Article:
A true balanced approach, free of biases, through dialogue, participation, and transparency; that is the path to be followed. The time for a copyright reform in Brazil has already come. Now culture users and artists must acknowledge that they are in the same boat, as we say in Brazil. One needs the other. One wants the other. Both want art. Both are ready and willing to exchange (money and art) for the mutual benefit of society – provided it’s fair, transparent, and democratic.

Pedro Paranaguá is a doctoral candidate at the Duke University School of Law. He holds a Masters in Law (cum laude) from University of London, and is an IP consultant.

Attribution-Noncommercial-No Derivative Works 3.0 Unported

Comments

  1. R. Vazquez says

    Mr. Paranagua seems to forget that rampant piracy is decimating the music industry in Brazil. Everyone involved in the production of music, including authors, performers, producers and related support, staff has been feeling the pain of lost jobs and opportunities. Despite the availability of many online offerings the “will to exchange”, as Mr. Paranagua puts it, does not seem to be so prevalent.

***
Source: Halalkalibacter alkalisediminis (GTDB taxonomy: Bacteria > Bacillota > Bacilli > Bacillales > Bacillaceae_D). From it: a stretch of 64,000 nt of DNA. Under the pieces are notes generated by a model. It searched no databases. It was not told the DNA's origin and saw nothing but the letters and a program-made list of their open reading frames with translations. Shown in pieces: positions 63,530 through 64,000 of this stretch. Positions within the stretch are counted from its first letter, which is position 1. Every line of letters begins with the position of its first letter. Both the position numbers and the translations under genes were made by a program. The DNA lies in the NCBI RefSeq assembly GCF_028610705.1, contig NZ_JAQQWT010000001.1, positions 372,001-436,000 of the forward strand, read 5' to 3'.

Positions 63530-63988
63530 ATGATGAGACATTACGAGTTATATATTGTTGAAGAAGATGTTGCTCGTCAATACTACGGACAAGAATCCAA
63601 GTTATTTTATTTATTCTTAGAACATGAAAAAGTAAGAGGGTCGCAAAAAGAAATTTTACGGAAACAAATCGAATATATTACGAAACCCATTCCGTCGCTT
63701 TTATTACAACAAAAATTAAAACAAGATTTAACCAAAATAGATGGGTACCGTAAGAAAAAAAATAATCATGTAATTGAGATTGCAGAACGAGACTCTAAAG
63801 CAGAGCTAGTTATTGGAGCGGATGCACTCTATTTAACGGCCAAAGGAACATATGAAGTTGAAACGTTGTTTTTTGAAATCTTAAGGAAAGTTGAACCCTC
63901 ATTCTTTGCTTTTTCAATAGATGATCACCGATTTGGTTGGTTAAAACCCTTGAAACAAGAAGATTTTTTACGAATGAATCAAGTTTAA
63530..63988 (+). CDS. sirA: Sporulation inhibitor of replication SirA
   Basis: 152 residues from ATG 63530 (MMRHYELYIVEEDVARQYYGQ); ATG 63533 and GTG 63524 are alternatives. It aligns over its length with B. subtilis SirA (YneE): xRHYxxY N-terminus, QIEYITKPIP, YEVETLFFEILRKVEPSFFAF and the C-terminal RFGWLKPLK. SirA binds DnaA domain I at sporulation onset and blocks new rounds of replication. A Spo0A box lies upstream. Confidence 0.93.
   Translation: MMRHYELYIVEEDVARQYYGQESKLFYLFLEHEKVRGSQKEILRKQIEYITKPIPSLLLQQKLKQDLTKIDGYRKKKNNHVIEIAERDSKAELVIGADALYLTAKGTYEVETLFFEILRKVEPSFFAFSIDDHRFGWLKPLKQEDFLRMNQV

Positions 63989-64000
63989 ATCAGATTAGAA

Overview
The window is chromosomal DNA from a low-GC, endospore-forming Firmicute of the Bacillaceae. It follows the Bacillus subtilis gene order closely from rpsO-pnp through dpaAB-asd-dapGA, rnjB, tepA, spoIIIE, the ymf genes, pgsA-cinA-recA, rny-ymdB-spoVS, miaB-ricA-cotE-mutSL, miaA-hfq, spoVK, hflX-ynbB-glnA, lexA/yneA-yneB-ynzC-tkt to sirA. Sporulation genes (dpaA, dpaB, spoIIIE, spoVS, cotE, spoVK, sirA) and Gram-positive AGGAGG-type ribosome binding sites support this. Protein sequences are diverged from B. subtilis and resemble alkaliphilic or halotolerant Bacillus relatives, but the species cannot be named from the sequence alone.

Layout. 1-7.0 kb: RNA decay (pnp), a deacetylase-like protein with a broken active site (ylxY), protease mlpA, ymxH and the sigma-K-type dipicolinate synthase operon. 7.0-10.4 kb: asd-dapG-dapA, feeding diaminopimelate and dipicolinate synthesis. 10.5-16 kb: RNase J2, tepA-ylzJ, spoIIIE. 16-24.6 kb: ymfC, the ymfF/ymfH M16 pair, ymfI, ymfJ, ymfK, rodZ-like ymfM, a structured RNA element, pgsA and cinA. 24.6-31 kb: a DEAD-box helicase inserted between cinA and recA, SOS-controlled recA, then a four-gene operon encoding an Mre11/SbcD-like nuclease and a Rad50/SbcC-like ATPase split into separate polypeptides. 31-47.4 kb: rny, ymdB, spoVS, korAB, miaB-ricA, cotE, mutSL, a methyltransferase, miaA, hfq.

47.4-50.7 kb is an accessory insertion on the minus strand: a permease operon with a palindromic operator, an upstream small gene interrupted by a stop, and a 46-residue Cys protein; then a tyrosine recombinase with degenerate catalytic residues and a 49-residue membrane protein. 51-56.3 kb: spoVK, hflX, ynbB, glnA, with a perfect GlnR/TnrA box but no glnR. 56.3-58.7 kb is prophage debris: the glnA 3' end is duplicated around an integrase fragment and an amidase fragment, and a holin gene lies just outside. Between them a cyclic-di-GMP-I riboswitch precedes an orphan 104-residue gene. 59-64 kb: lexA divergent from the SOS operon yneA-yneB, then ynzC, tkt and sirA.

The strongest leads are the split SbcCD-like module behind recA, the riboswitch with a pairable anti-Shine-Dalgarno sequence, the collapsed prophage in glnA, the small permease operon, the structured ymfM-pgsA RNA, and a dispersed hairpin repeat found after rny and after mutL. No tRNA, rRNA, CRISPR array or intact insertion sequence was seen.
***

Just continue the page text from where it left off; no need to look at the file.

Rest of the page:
Access, at least to music, is not the problem in Brazil. The development of a thriving market and extremely talented artists, as it has happened in Brazil, can only happen if the music is available to the public. Today the major problem is protection of the product generated by those same talented creators so they can continue to practice their art.

    The copyright reform should include this issue as a primary objective.

  2. Benny Spiewak says

    Hi Pedro:

    Yes, the material once licensed under a CC-based model is no more. I would revert back to you the question you raised: Why is that a problem? You know that IP licenses allow creators to communicate which rights they reserve and which rights they waive for the benefit of recipients or other creators. So, why is that a problem if the new Minister reserves the rights associated to the works of the Ministry of Culture?